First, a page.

• Street level vs mall
    Doesn't Circle Center discourage street-level retail, considering there's only a certain number of shoppers and most of them are going to walk through the mall as opposed to walking to scatterred retail shops sprinkled throughout downtown? I think we're stuck with hoping that Circle Center is successful and knowing that street level retail will not likely thrive anytime soon. On the other hand, if Circle Center were to close, we might see the vibrant street-level retail that Mark states that we desperately need.

    A similar trend occurred in Minneapolis where the second floors of many of the downtown buildings, all interconnected by the Skyway system, drew all the retail up from ground level.

    I think we'd be lucky if we got a Target or a higher-end retailer to fill the Nordstrom's space. I think the MSA siteswould be ideal for a Target, with apartments above, but maybe that thought is based mostly on hoping that MSA will be something other than surface parking.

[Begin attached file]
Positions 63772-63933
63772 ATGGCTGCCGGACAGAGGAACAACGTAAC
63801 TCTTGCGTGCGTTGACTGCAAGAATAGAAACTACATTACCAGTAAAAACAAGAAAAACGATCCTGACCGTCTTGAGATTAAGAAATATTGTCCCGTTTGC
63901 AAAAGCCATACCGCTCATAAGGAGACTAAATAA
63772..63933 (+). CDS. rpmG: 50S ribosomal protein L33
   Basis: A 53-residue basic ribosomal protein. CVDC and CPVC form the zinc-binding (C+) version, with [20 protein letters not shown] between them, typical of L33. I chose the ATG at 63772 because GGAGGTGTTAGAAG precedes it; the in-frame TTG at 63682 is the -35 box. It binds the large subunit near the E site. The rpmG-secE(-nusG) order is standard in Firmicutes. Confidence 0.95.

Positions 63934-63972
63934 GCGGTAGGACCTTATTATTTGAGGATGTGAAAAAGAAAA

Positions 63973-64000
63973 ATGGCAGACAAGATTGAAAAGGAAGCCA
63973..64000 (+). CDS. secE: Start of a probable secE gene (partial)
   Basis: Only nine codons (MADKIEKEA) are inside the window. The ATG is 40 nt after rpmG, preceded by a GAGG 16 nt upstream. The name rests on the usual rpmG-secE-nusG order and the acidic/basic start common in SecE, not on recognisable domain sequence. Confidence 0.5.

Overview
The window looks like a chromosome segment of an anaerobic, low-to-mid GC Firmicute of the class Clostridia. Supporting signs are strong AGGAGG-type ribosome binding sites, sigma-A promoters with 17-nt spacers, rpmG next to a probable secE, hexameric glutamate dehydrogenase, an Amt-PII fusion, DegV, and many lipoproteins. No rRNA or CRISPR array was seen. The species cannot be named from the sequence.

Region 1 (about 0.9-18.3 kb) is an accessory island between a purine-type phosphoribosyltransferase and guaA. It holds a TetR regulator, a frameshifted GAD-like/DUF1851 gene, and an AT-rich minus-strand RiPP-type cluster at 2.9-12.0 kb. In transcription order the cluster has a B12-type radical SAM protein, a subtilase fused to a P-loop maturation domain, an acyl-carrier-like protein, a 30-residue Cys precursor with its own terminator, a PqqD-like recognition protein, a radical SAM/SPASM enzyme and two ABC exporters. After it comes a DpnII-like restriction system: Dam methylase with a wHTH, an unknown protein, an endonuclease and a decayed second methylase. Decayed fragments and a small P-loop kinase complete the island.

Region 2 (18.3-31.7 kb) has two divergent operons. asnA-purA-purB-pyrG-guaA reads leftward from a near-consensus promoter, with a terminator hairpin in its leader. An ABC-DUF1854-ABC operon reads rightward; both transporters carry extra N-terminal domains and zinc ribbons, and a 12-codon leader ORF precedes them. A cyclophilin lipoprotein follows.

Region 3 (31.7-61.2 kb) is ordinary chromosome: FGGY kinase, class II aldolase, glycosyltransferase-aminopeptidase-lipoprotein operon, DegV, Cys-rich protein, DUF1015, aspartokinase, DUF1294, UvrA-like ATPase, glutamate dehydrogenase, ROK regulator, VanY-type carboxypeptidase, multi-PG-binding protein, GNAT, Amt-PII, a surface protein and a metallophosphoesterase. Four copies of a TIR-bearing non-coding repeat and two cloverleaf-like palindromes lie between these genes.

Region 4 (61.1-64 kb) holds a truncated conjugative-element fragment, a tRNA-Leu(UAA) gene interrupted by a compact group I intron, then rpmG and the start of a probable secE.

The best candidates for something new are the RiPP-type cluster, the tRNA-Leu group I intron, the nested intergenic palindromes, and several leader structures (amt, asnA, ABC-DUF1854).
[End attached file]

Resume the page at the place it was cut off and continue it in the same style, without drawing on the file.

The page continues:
• High End
    High end has been attempted at Circle Centre, and nearly every "high end" retailer has given way to Hot Topic, Forever 21, and every other typical mall brand. So, call me an idiot for calling for a Target, but at least, I can say I, as a downtown resident, would actually go to the mall, which I don't do now. Circle Centre will NEVER be an upscale mall, and you're an idiot if you think it can. A Target would be used by downtown residents AND people who need the basics from all of these surrounding hotels.

    Second, I wasn't COMPARING Indy to Chicago. I was merely stating that if something as simple as a Target can be put there, then it can be put in downtown Indy. There are basic retail needs severely lacking in downtown Indy, and you're blind if you don't see that.
  • Empty Space
    I also don't understand where people get the idea that no one supports Circle Centre. I live in Carmel and shop downtown more than the Fashion Mall or Castleton. Plenty of people like going downtown for the urban feel and personally, I like the mall more than the Northside ones. Sure, the Fashion Mall has better stores, but they aren't good enough to keep me going there. I also cringe at the thought of a Target at the mall. It is just a stupid thought. Maybe downtown should have a target, but put it at North of South or near Mass Ave. It just doesn't belong in a mall. Overall, I think Simon will find a tenant soon, but what Indianapolis desperately needs is more street level retail. Stores like Urban Outfitters, Apple, or American Apparel need to start popping up on places like Pennsylvania, Meridian, and Washington Streets.